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But how may we know that we have escaped from death, and obtained a title to eternal life? This is the evidence: we receive the Spirit of adoption, whereby we cry Abba, Father; the Spirit itself bearing witness to our spirits that we are sons of God: the blessed privileges of which relationship are described in the epistle.

practical. The epistle describes their character who are led by the Spirit of Godthrough the Spirit they mortify the deeds of the body, and the Gospel :-they do the will of their Father who is in heaven. The avoidance of sin, and the practice of holiness, mark them for the sons of God. "By their fruits ye shall know them." A profession in accordance with the word of God, and a practice according to the will of God, are the evidence that we are led by the Spirit.

The old prophet from Bethel invited the prophet of Judah to stay and eat bread, pretending that an angel had so commanded. But in opposition to this assertion of a man, and a stranger, the prophet of Judah had the sure word and commandment of God, which ought to have been a sufficient proof that the other "lied unto him." But, like the many who receive the commandments and teaching of men for doctrine, instead of the testimony of God in the Bible, he disobeyed the sure word, and listened to the deceiver; and his life was the penalty.

On the other hand, the prophet of Judah, and Elijah, in the morning and evening lessons, proved that their message to the idolatrous kings of Israel was truly from God, because it agreed with his Law, and was confirmed with works of power. Deuteronomy xviii. 21, 22.

This then is the witness of the Spirit: not fancied supernatural impulses; but to hold But there is a false profession, against the truth, and to walk in accordance therewith. which it is necessary to guard. It is written, Feelings may deceive, and impulses mislead "Prove all things."- -"Believe not every spi- us; but where the fruits of the Spirit appear, rit, but try the spirits whether they are from "love, joy, peace, long-suffering, gentleness, God."-" Beware of false prophets, which goodness, faith, meekness, temperance," we come to you in sheep's clothing, but inwardly have an evidence not to be mistaken. They they are ravening wolves.' -"Not every one who are the sons of God, are renewed after that saith unto me, Lord, Lord, shall enter his image. "We know," says the Apostle, into the kingdom of heaven." We know that" that we have passed from death unto life,”many deceive themselves greatly, by mistaking why! because we have the assurance in our their own vain assurance, and exalted imagi- | heart, and feel our spirits elevated to rapture? nation, for the witness of the Spirit; and that No! but,-" because we love the brethren." many deceivers cloak themselves with the pretence of superior piety. What is the sure test whereby we may know the truth, unmask the impostor, expose the self-deceiver, and confirm the faithful, but fearing christian?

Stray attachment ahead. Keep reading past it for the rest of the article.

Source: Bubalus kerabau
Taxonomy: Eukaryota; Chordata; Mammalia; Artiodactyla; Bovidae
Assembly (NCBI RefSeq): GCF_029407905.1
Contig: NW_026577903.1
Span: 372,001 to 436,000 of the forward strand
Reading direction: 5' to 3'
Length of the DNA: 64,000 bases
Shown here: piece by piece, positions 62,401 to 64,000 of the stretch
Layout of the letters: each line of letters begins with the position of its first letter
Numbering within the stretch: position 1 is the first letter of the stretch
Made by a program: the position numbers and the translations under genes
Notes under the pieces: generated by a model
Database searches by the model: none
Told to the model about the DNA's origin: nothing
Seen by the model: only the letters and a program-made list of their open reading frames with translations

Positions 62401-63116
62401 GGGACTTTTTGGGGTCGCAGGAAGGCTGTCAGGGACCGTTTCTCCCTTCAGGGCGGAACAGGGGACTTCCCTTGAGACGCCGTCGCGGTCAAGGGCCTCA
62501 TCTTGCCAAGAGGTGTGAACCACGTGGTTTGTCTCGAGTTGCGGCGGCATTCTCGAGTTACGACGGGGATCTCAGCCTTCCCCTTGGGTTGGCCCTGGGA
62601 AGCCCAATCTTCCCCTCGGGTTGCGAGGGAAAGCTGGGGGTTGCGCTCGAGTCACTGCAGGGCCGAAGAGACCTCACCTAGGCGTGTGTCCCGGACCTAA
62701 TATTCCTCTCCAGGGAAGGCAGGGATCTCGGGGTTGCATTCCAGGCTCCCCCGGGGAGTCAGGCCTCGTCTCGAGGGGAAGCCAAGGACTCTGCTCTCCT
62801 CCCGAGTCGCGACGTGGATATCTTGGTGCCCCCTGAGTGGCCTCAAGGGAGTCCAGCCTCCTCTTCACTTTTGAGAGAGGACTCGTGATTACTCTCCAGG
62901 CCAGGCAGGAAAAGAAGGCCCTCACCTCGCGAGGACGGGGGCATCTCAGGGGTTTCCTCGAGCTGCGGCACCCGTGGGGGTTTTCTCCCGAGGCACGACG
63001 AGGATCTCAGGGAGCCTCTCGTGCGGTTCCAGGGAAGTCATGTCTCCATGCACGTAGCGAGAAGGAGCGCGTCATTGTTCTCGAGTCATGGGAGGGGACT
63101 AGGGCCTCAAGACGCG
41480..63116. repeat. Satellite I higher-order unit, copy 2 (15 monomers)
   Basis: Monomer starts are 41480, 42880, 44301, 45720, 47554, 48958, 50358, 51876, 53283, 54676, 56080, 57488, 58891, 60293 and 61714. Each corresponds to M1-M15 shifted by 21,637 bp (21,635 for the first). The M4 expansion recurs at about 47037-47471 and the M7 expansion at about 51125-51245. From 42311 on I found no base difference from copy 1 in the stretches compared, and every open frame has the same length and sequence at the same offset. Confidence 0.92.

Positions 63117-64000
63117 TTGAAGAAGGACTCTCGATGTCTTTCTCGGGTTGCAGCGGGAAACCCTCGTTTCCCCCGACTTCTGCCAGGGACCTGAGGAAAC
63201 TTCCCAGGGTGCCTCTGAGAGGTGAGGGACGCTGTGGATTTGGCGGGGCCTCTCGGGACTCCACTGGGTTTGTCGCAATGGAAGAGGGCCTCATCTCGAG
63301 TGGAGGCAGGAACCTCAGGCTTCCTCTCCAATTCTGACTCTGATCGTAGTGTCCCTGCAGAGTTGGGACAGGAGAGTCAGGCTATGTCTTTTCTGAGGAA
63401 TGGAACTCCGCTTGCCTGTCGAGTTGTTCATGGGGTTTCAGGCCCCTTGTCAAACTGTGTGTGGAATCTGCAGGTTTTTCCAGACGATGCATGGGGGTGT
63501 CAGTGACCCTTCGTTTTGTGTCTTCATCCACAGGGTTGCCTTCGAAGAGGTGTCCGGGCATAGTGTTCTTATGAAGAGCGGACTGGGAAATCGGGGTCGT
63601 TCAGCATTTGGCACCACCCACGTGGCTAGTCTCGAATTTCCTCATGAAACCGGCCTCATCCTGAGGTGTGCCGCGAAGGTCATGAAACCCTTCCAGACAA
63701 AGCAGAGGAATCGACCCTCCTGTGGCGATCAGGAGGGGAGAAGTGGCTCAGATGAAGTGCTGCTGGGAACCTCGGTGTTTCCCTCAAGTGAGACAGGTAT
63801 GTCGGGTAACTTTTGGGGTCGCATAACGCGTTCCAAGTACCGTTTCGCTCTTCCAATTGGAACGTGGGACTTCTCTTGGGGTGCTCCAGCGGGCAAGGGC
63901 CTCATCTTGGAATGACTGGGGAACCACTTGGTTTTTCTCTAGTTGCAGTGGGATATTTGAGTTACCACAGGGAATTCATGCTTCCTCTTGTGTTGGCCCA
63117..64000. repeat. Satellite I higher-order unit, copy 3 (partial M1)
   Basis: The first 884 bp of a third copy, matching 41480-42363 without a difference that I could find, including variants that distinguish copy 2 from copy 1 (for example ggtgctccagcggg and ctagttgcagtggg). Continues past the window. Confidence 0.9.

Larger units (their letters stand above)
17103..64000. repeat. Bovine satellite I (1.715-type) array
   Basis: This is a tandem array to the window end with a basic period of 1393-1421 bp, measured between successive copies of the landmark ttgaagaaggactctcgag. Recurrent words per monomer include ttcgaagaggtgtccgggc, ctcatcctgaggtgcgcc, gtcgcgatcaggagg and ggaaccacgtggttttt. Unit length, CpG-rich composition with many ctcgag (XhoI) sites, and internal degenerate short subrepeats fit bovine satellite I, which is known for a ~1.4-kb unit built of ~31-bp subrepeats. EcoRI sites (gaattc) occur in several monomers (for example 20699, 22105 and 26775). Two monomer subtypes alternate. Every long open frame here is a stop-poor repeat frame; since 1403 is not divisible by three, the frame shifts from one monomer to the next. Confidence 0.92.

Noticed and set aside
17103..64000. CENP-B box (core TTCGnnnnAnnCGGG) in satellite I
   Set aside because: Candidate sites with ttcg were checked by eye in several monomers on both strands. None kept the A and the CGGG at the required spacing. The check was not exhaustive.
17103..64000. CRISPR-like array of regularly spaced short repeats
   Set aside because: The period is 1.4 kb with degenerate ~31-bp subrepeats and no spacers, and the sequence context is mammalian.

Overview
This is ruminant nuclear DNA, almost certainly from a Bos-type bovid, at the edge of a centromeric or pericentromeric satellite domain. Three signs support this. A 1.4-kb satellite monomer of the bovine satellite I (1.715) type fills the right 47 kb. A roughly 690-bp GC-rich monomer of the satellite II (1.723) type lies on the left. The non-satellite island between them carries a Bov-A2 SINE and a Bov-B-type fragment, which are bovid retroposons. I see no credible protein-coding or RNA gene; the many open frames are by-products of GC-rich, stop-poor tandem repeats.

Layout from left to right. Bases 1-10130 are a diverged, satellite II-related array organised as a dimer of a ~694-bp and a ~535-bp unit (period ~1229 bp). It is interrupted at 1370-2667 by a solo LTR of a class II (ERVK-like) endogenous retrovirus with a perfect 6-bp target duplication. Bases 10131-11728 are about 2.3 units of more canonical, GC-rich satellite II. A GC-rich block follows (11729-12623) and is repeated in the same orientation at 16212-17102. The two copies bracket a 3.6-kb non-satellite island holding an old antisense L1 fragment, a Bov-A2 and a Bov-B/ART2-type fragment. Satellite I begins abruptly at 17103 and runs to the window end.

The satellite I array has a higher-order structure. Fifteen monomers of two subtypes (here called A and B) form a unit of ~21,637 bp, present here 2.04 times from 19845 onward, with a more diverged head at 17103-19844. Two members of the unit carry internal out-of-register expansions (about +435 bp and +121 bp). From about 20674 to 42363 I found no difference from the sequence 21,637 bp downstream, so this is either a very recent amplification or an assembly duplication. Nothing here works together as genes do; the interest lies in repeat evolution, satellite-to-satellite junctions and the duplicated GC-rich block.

The evidence which determines the sonship of God's children is clear, for it is strictly

LII.

Abba, Father, while we sing,
Hear the thankful praise we bring;
Taught to cast our care on Thee,
Daily mercies, Lord, we see :
Yet enrich us with thy grace;
Give us with thy sons a place.

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In the collect, we confess that we cannot do anything that is good without God's help, and pray therefore for his Spirit, that we may think and do always such things as be rightful. This truth, the all-sufficiency of God's help, and our own utter weakness, is shewn very strikingly in the lessons.

When we see Elijah going fearlessly to meet Ahab, though that wicked king had long sought his life; standing, as the only remaining prophet of the Lord, before the assembled priests of Baal, and the idolatrous multitudes of Israel; asserting the truth which they had forsaken, and manifesting God's power, to the confusion of the one, and the conviction of the other; we scarcely recognize him as belonging to our own nature. He stands as one raised above the infirmities of humanity, and invested with the power of a superior being.

In a few short hours, this great prophet is fleeing for his life to the wilderness, trembling at the threats of Jezebel, and beseeching God in his despondency to release him from the miseries of life. We now find that, as St. James remarks, "Elias was a man subject to like passions as we are;" helpless like us, when left to himself; and strong only in the power of God. We find that the most perfect and triumphant saint, in the moment, and at the height of his exaltation, depends as entirely upon God's continual help, as the feeblest penitent; a consideration, to chasten our